(Pexels)

Supreme Court to hear case on whether ISPs can charge for IDing online pirates

Film producers seeking to crack down on people who share copyrighted material illegally

The Supreme Court of Canada says it will hear a case over whether an internet service provider can charge a fee for revealing information about a suspected movie pirate to film producers seeking to crack down on people who share copyrighted material illegally.

Rogers Communications Inc. has assembled the identifying information sought by a group of movie producers who want a name to use in filing a lawsuit.

Rogers wants to charge $100 an hour plus GST for digging up the information.

The Federal Court said OK, but the producers appealed, saying there are tens of thousands of suspected infringers and the fee could be a multimillion-dollar barrier to their efforts.

The Federal Court of Appeal, agreed, siding with the producers.

As usual, the Supreme Court gave no reasons for deciding to hear the case.

Justice David Stratas, writing for the appeal court, said the Copyright Act, which applies in this case, allows copyright owners to seek information about alleged pirates from internet service providers.

“The overall aim, then, is to ensure that in the age of the internet, the balance between legitimate access to works and a just reward for creators is maintained,” he wrote.

“The internet must not become a collection of safe houses from which pirates, with impunity, can pilfer the products of others’ dedication, creativity and industry.”

He said internet providers can charge reasonable costs for disclosing information in cases like this, but added that the actual costs are likely to be negligible.

The Canadian Press

Just Posted

Mounties warn about open liquor at Rossland Carnival

They’ll be out there watching for illegal drinking

The Trail Smoke Eaters win in a shootout over Wenatchee Wild

The Trail Smoke Eaters split its two-game series against the Wenatchee Wild on weekend

River rising in Trail

For up-to-date reservoir elevation and river flow information, visit BC Hydro’s website bchydro.com

Former ski champ and MLA’s son hope to open Castlegar cannabis store next month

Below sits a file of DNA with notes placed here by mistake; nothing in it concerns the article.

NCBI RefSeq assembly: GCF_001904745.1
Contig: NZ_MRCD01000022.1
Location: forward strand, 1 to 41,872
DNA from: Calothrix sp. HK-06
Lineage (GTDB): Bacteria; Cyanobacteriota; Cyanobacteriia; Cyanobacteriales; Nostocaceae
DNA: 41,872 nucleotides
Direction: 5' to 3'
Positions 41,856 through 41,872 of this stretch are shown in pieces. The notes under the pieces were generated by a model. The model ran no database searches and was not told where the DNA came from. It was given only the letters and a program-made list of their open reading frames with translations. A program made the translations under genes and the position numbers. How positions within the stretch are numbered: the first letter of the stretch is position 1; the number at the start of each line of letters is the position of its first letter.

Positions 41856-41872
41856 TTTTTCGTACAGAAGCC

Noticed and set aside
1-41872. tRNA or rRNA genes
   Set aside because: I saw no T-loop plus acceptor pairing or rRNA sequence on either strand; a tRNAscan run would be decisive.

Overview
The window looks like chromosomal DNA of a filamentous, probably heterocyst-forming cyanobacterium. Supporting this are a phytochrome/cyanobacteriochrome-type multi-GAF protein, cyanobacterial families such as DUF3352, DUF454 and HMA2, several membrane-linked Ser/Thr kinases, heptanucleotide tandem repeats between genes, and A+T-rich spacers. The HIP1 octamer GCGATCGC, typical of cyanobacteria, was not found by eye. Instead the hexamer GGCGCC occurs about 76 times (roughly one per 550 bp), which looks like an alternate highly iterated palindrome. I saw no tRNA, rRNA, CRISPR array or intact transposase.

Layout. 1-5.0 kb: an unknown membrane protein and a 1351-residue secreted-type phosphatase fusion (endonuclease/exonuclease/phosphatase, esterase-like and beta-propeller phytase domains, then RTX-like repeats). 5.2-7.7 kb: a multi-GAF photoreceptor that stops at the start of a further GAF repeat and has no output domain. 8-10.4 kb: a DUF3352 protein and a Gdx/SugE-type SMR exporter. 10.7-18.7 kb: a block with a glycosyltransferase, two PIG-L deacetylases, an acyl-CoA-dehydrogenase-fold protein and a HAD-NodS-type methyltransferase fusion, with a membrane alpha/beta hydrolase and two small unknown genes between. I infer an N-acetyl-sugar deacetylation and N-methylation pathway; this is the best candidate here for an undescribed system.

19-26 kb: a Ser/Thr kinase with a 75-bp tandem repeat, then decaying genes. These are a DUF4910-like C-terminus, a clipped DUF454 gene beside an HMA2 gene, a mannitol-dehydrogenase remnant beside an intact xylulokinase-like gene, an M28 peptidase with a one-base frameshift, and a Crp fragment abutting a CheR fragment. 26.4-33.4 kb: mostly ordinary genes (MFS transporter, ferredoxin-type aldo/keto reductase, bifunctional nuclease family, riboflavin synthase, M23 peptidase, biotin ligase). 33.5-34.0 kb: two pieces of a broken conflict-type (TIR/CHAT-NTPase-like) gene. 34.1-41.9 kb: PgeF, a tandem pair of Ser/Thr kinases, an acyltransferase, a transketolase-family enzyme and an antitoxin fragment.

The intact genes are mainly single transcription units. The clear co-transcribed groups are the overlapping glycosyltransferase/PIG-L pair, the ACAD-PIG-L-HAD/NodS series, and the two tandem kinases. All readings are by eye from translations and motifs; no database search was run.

Felix Belczyk and Ben Conroy are in the approval process for local Spiritleaf outlet

Victorian-era magnate, con artist had Rossland connections

New book explores fascinating history of Whitaker Wright

UPDATE: B.C. legislature managers accused of excessive travel, expenses

Speaker Darryl Plecas’ report details ‘flagrant overspending’

Anti-pipeline group wants NEB to consider impact of emissions, climate change

Stand.earth filed NEB motion asking to apply same standard to the project as it did with Energy East pipeline

Teen in confrontation with Native American: I didn’t provoke

Nick Sandmann of Covington Catholic High School said he was trying to defuse the situation

New military armoury opens in Cranbrook

Military presence in the Key City a part of the 44th Engineer Squadron

B.C. man charged in 2014 snake venom death of toddler

Henry Thomas was taking care of the North Vancouver girl the day before she died

Doug Ford says the Liberals’ carbon tax will plunge Canada into recession

The Ontario premier said there are already warning signs of difficult economic times ahead

Kamala Harris opens U.S. presidential bid in challenge to Trump

The 54-year old portrayed herself as a fighter for justice, decency and equality in a video distributed by her campaign

B.C.’s largest public-sector union wants inquiry into money laundering, drugs

Union officials say Premier John Horgan and Attorney General David Eby have not ruled out the possibility of a public inquiry

Woman offers luxury Alberta home for just $25 and a flair for the written word

Alla Wagner ran into health problems, which forced her to list the 5,000-square-foot estate at market value

Most Read